Plagiarism in Music


Plagiarism in music is a topic that new artists should keep an eye on. It is a reason that may lead to the downfall of their career quickly if ignored. Even though in most cases detected plagiarism in music is coincidental, in some cases, small oversights, whether they may be intentional or unintentional, may lead to their career collapsing. That being said, artists should be aware of the possible risks and what they can do to prevent them.

The good news for artists is that music scale progressions are exempt of copyright infringement. In other words, the base beat and chords that make a song can be nearly identical and this would not be an issue. The main focus is the lead melody that makes the song recognizable. This is the melody which stays in your head for weeks and you whistle or hum on your way to the supermarket. When two or more songs are matching with this defining melody the problems start for the latter artists. “The Axis Of Awesome” give a good example of this, where they play dozens of popular songs based on the same four chords:


Songs from different genres are not excluded from this rule. There have been many cases where artists from two completely different music genres ended up in the courtroom together. A good example of this is the German band Kraftwerk that was formed around the year 1969. Until today, many genres have changed and new ones have emerged, however you can still hear Kraftwerk song excerpts in songs today. On the following video you can hear only several comparisons of songs, where only some of them ended up with a lawsuit:


Possible Solutions and Preventive Measures

We advise to follow these tips to avoid ending up with plagiarized songs. We have translated them from our experience in academia, into music:

  • Try out variations of your melody in different scales or keys. Doing this can give you a different perspective on the song you are working on. That in turn result in a more original and even better melody
  • Share your piece of work with your friends and family. You should be doing that with people of different backgrounds, age and music genre affinity. Aside from getting (hopefully) honest feedback that will help you improve your song, they may recognize a similarity with another tune they have heard before that you may want to look into. If you have a friend working in the music industry you should be in luck. They would listen to your tune and share it with their colleagues that can help you with this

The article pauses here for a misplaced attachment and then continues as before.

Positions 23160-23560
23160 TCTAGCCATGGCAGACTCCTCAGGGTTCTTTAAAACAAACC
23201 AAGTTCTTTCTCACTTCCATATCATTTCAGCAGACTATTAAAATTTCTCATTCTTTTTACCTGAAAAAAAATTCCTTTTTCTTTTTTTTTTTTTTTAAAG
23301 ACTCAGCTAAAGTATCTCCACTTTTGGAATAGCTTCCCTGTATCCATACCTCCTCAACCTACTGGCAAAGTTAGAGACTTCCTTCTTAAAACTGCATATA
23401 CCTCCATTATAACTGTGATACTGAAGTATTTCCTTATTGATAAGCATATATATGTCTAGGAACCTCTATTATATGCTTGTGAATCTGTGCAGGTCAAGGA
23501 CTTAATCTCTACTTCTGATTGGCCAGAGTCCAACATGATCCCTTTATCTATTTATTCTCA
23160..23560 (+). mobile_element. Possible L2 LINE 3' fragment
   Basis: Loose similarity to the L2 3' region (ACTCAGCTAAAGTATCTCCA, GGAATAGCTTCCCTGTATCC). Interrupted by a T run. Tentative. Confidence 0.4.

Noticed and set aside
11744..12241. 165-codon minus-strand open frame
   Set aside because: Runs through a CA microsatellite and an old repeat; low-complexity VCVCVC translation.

• Try out softwares that will analyze your song and possibly detect a similarity with a different existing song. One of the most popular applications for this purpose for example is “Shazam”
  • Sometimes simply changing the tempo of the beat can lead to a more unique sound than before
  • In relation to the previous suggestion, sometimes changing a chord in between the melody can do the trick. Music is a dynamic and requires a lot of experimentation. The slightest change in a chord in combination with perhaps the tempo can yield a sound unmatchable to the one that was modified before

Plagiarizing music can lead to the undoing of musical careers. This leaves artists with financial debts and in many cases their reputation for recovering. Artists should always aim to uniqueness and originality to avoid that from ever happening.

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4 thoughts on “Plagiarism in Music

  • Luther Rochon

    Wonderful web site. A lot of useful information here. I am sending it to a few pals ans additionally sharing in delicious.
    And certainly, thanks in your sweat!

    • Christelle Delaleuf

      Dear Luther
      Thank you very much for your comment. We try to cover a lot of subtopics around Plagiarism.

      Your PlagScan Team

  • Koby

    Wow that was strange. I just wrote an really long comment but after I clicked submit my
    comment didn’t show up. Grrrr… well I’m not writing all that over
    again. Anyways, just wanted to say excellent blog!

    • Christelle Delaleuf

      Dear Koby,

      Thanks for your comments, we would have loved to read the full one. We are updating our readers about Plagiarism, Digital Education, our company.
      If you want to read more, do not forget to subscribe to our newsletter!

      Christelle Delaleuf